Veteran GM Boris Gulko beat out six other players, all with 7.5/9, on tie-break to take the title to the 2007 U.S. Open. I think Boris and some of the young ladies stole the show! There was Alisa Melekhina (2168) (ranked 66th), turning heads with her winsome looks and poised performance OTB. Alisa came to the notice of many chess fans (guys, that is) when she played in the U.S. Women’s Championship last month. Alisa, who recently turned 16, merited a story of her own at Chess Life Online with a score of 5.5/6 at the time, although she faltered a bit afterward and ended the tournament with a score of 6.0/9 to secure 36th place. Abby Marshall (2038), who was ranked 101st, finished in 15th place with 7.0/8. Abby is one of a crop of young female players who is gaining skills and confidence playing in various Susan Polgar-sponsored tournaments. Born in 1991, Abby won the 2006 Susan Polgar National Invitational for Girls (she also won the 2005 event). This is a great finish for Abby - and I wish her performance had received more press. Megan Lee (I believe she is 10, but I could not find her date of birth), another “Polgar girl” (she won the $500 Ursula Foster award for top under 14 girl at the 2007 Susan Polgar National Invitational for Girls), was ranked 302nd (1571) going into the tournament and finished in 110th place with 5.5 – another outstanding performance. I probably missed a few of the girls and women who participated in this year’s U.S. Open – I’m not always sure of the names and gender is not indicated in USCF’s player information. I’ve got a list of their final rankings and scores at Chess Femme News.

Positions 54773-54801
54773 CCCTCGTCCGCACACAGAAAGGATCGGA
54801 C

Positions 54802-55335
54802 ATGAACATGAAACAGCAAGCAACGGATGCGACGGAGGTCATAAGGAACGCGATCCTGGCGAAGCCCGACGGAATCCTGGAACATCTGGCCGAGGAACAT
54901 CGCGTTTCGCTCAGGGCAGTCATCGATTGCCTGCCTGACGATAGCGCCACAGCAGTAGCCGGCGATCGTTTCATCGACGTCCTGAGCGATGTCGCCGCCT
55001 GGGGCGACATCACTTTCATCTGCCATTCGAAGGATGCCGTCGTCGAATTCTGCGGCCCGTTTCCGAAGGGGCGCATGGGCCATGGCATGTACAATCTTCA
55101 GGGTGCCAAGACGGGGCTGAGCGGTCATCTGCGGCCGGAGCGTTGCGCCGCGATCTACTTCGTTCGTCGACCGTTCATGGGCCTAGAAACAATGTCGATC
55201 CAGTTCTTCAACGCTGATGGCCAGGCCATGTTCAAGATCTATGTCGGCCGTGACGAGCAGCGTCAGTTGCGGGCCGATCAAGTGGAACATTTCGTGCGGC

Fantasy Creatures on Display